LANSING—Would a recently launched Michigan ballot proposal increase or decrease term limits for state lawmakers?
It depends on how you look at it.
Voters for Transparency and Term Limits — a bipartisan petition group seeking to amend the state Constitution — rightly notes that the measure reduces the overall length of time an official can serve in the Legislative Assembly, by 14 years. at the age of 12.
But supporters of Michigan’s current term limits law say the ballot measure would allow lawmakers to serve longer in the chamber to which they are elected. This too is correct.
Under Michigan’s current term limits rules, established in 1992, state legislators can serve up to six years, or three two-year terms, in the House, and up to eight years, or two four years in the Senate. A legislator who reaches the term limit in one chamber may elect to run in the other chamber.
Not everyone is in favor of the current term limits. In 1992, the Term Limits Act was approved by 59% of voters, while the remaining 41% voted against.
Critics of the current term limit rules have argued that relatively short terms in the House or Senate prevent lawmakers from developing real expertise before they have to leave. Senate Majority Leader Mike Shirkey, R-Clarklake, said in 2019 that he would like to eliminate or lengthen term limits, arguing that elections serve as a “natural term limits”.
The proposed constitutional amendment would replace that system and instead allow a future legislator to serve a maximum of 12 years in the House or Senate. Incumbents in the current legislature would be excluded from this rule, but allowed to serve the maximum number of years in their respective chambers.
Additionally, the proposed ballot measure would subject elected officials across the state — such as the governor, lieutenant governor, attorney general, secretary of state and lawmakers — to stricter financial disclosure rules. personal.
Supporters of the petition argued that the proposal would strengthen transparency laws in Michigan and create a standardized cap on legislative terms. According to them, the overall cap of 12 years lowers the current maximum of 14 years combined between the two chambers.
“Our belief is that imposing a limit in number of years is simpler, it’s direct and would impose a standard that is the same for everyone, and (the limit) will be lower in total”, spokesperson for the Joshua Pugh campaign said in Bridge Michigan after the state Board of Solicitors approved the petition summary and its format on Wednesday.
But opponents say the petitioners are “misleading” voters by arguing that the measure lowers the cap on legislative terms. Critics argue the proposal would allow members of the House and Senate to serve nearly double their current term, giving incumbents more time to gain political influence and allowing former lawmakers who have been fired to stand again for their previous position.
“We and the majority of Michigan citizens are going to be against repealing the current term limits and replacing them with one that would allow current legislators to serve up to twice as long and former legislators to return,” Patrick Anderson , who helped draft the language of the current term limits laws in 1992, Bridge said on Wednesday.
Michigan’s overall 14-year cap is already among the strictest in 15 states with legislative limits, according to the National Conference of State Legislatures. Those who support the ballot measure argue that the current rules force lawmakers to constantly plan their next gig and have resulted in high turnover in the Legislative Assembly, while the petition would allow incumbents to stay in a single chamber longer and concentrate on their work.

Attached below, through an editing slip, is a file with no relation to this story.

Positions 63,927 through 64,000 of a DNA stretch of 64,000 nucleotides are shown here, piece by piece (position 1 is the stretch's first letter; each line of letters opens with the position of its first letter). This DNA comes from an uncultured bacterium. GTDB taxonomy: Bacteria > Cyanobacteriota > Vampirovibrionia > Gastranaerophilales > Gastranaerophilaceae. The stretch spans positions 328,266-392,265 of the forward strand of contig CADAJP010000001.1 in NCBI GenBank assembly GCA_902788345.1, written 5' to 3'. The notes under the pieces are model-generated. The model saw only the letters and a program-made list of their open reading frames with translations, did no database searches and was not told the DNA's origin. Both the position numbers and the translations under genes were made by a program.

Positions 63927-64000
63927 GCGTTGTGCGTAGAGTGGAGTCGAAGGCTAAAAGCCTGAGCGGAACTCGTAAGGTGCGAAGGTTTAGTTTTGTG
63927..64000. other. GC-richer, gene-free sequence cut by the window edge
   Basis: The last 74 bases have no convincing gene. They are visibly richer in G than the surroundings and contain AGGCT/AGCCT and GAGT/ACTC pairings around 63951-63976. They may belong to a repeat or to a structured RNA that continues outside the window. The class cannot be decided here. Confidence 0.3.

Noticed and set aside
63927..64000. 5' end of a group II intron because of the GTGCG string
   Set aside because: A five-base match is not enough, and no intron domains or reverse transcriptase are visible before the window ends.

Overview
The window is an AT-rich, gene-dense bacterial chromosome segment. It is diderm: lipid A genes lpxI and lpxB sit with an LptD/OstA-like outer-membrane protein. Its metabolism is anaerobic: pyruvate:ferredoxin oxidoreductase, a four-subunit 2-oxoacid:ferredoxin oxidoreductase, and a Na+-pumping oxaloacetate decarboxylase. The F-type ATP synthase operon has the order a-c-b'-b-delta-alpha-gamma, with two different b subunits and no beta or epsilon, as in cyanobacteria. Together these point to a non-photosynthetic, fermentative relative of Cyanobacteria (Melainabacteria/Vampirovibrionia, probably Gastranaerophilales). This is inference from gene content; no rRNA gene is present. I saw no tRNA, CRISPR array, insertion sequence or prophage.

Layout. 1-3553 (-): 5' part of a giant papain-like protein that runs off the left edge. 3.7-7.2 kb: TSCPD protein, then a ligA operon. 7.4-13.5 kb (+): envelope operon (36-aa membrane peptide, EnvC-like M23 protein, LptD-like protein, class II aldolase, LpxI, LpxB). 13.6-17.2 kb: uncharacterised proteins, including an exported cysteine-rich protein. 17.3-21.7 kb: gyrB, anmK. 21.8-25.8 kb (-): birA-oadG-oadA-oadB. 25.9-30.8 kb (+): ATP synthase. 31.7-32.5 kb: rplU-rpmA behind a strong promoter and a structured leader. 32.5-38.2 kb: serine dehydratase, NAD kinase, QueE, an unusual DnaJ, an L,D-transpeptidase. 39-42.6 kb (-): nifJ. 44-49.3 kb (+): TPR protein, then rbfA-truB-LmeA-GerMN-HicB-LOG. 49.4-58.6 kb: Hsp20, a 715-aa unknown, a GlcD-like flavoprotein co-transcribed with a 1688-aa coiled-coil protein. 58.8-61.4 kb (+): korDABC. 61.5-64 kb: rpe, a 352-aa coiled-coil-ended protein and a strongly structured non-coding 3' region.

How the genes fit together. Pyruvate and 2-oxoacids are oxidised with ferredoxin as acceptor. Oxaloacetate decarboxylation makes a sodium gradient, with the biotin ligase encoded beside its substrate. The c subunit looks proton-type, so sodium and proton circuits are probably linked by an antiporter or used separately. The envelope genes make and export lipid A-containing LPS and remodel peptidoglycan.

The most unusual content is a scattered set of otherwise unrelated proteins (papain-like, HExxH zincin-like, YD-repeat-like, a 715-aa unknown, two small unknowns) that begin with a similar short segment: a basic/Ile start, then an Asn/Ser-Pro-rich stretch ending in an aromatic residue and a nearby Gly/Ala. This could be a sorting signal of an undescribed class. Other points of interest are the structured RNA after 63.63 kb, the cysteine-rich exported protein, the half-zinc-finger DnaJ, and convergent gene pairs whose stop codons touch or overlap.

The proposed 12-year term limits would mirror the systems in California and Oklahoma. Mark Gaffney, co-chair of the petition group, told the Council of Canvassers on Wednesday that the goal was not to “revoke” term limits as Anderson argued, but to produce “better lawmakers.”
“We would have better lawmakers in this setup,” Gaffney said Wednesday. “I believe this proposal maintains term limits. Overall, it changes the total time that can be served, it allows more time in a chamber, and it changes formulas, but the actual number of years legislators can serve is reduced.
But critics say the turnover is exactly the purpose of term limits – to create more opportunities for newcomers.
“Term limits ensure that there’s a vacancy every now and then…so people run into those incumbents at those intervals,” said Scott Tillman, national field manager for US Term Limits.
The petition would give incumbents more benefits as their time in the chamber increases, making it harder to expose corruption, he argued. The reason lawmakers, staffers and consultants are coming forward against former House Speaker Lee Chatfield, who is being investigated over sexual assault and impropriety charges financial, Tillman said, is that Chatfield is no longer in power.
“Nobody covers up their boss’ corruption because their boss is going to disappear,” Tillman said. “You will still have corruption, but it will be revealed very quickly.”
Kurt O’Keefe, a bankruptcy attorney who is working with Tillman and Anderson against the petition, told Bridge the measure would not produce “better lawmakers” as Gaffney argued.
“You won’t get better legislators,” O’Keefe said. “You’ll have the same lawmakers twice as long in the House.”
Tillman and O’Keefe told Bridge that they were both members of “Don’t Touch Time Limits,” a Michigan coalition that toured the state in support of term limit rules with a giant pig sculpture in 2019. The coalition did not form a ballot issues committee, but Tillman suggested Wednesday that he could start raising money to campaign against the ballot measure.
“I’ll probably go to US Term Limits and ask them if they’ll be willing to help us fundraise,” Tillman said.